Russians aim to stop military infrastructure cyber-attacks

Hackers are believed to be seeking to discredit the Russian Minister and Ministry of Defence in recent cyber-attacks which stole confidential military information, so counter-measures are now underway.

Cyber-attacks stole Iskander missile location data
Cyber-attacks stole Iskander missile location data

 The Russian Ministry of Defence is planning a package of measures aimed at preventing of further cyber-attacks on key infrastructure following recent breaches that resulted in the theft of confidential information.

Among the stolen information was weapons data including the location of Iskanders, Russia's mobile short-range ballistic missile system, and the deployments of its the fourth generation nuclear-powered submarines. All the information was subsequently posted by hackers in on freely accessible sites.

A preliminary investigation conducted by the Russian Federal Security Service, revealed that several official documents were leaked, including classified information transmitted via e-mail,  and the accounts breached included those of some top commanders and officials of the Russian Ministry of Defence, who had registered on Apple devices.  

Andrew Masalovich, head of Inforus Consortium, one of Russia's leading IT secuity analyst agencies, commented to SC: "The whole scheme of hacking used this time was almost exactly the same as that which was used during the attacks on the Twitter account of Russia's Prime-Minister Dmitry Medvedev about a year ago. There is a need to design additional security measures in order to prevent further theft of confidential information."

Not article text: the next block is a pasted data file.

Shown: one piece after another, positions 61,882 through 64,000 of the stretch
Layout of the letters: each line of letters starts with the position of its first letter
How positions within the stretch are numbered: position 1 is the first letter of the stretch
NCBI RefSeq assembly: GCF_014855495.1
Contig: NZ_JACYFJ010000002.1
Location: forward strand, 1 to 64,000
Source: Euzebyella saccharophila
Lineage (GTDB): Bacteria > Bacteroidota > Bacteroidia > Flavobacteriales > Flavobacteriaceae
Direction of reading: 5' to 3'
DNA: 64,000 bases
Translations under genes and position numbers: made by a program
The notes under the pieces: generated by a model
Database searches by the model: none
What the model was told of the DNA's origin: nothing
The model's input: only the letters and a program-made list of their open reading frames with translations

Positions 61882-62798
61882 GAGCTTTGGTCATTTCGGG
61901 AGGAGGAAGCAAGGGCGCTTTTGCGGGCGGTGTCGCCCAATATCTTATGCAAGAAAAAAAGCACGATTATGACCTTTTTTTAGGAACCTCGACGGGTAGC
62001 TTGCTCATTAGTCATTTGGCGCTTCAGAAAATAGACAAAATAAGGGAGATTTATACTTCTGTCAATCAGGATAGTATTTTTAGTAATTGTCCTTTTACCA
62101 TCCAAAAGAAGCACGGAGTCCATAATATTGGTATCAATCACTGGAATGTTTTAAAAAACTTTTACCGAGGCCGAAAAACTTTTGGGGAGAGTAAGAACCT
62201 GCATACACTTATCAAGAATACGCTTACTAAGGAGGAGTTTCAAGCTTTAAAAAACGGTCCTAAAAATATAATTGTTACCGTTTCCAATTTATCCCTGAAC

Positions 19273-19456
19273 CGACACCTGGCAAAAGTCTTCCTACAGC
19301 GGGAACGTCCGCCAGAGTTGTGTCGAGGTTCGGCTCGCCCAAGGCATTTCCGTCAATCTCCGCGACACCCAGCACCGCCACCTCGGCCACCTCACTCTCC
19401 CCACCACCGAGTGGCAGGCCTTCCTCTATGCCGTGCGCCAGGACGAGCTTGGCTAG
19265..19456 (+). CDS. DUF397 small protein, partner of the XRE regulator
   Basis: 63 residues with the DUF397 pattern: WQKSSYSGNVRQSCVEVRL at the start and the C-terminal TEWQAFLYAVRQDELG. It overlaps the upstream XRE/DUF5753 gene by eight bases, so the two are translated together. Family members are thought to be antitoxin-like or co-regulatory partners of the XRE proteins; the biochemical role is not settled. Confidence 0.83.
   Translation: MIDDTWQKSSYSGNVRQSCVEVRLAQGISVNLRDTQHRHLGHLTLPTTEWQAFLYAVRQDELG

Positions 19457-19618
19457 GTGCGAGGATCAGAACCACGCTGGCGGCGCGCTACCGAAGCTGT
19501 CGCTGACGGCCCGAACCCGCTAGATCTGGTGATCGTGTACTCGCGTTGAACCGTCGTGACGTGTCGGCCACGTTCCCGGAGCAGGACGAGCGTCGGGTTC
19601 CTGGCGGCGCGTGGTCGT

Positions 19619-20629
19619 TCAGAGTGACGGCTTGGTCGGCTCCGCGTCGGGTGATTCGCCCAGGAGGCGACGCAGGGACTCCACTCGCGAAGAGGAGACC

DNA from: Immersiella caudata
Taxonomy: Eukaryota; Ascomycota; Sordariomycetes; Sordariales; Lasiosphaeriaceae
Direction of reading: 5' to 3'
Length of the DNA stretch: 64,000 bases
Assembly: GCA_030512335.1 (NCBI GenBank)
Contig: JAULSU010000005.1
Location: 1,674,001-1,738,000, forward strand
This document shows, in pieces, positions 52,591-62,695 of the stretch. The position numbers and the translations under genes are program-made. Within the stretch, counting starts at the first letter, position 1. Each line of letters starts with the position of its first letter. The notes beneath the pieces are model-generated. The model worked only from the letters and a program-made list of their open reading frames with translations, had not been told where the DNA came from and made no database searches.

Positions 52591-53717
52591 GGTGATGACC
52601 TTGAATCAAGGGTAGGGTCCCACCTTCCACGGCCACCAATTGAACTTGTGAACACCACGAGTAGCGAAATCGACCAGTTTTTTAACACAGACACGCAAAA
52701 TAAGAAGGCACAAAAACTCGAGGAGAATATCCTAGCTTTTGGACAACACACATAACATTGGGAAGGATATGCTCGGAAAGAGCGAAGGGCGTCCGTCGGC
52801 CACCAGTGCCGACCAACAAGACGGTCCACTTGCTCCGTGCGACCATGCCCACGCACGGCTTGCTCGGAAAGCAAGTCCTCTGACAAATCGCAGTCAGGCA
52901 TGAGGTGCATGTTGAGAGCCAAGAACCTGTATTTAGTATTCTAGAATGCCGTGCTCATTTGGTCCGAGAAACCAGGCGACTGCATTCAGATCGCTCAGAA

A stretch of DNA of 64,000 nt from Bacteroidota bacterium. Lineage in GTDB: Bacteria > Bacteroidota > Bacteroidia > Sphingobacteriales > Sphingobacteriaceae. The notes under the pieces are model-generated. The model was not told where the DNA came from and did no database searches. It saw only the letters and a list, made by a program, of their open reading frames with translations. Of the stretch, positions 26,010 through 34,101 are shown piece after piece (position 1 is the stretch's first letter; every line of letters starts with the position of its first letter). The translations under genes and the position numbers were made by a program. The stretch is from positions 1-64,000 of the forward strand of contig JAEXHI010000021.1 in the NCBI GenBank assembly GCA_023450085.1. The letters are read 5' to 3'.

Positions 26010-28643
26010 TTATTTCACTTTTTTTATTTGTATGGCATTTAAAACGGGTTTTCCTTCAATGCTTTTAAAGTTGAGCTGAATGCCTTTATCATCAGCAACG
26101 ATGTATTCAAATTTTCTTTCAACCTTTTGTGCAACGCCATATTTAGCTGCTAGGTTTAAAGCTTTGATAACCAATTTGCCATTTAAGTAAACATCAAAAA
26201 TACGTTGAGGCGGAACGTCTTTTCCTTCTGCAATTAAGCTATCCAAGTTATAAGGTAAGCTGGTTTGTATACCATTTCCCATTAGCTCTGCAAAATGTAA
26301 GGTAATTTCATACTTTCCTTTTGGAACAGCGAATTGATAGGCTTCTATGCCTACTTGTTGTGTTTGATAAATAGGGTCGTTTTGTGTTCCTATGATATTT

The volume of leaked information has not been disclosed.

It is planned that the counter measures will come under personal control of Russia's President Vladimir Putin.

Dmitry Peskov, an official Putin's spokesman, comments to SC: "We are planning to check the accuracy of the information that was stolen by hackers. The use of common servers for business purposes is not a good solution under current conditions, while its use for the transmission of any secret information is real madness."

The planned measures are not disclosed, though according to some sources close to the Russian Federal Security Service, among them will be the introduction of a ban on the transmission of information by all state officials via smartphones and open web-servers, as well as more strictly defined responsibilities for such activities.  

Other undisclosed measures are also planned, to be undertaken by the Ministry of Defence, the Federal Security Service and some of the country's leading IT security vendors.

Edward Rodyukov, a member of the Russian Academy of Military Sciences, notes that hackers have become not only a form of spy weapon in themselves, but are also participants in major political intrigues and information warfare, both in Russia and Western countries.

Rodyukov says that the latest attacks are an attempt to discredit the leadership of the Ministry of Defence in general and the Defence Minister Sergei Shoigu in particular. According to some sources in the Russian Federal Security Service, hackers may be affilated with foreign intelligence agencies concerned about the growth of the  Russian army's military strength.

Earlier this year, hackers conducted massive DDoS-attacks on the website of the Russian Federal Agency of Incidents.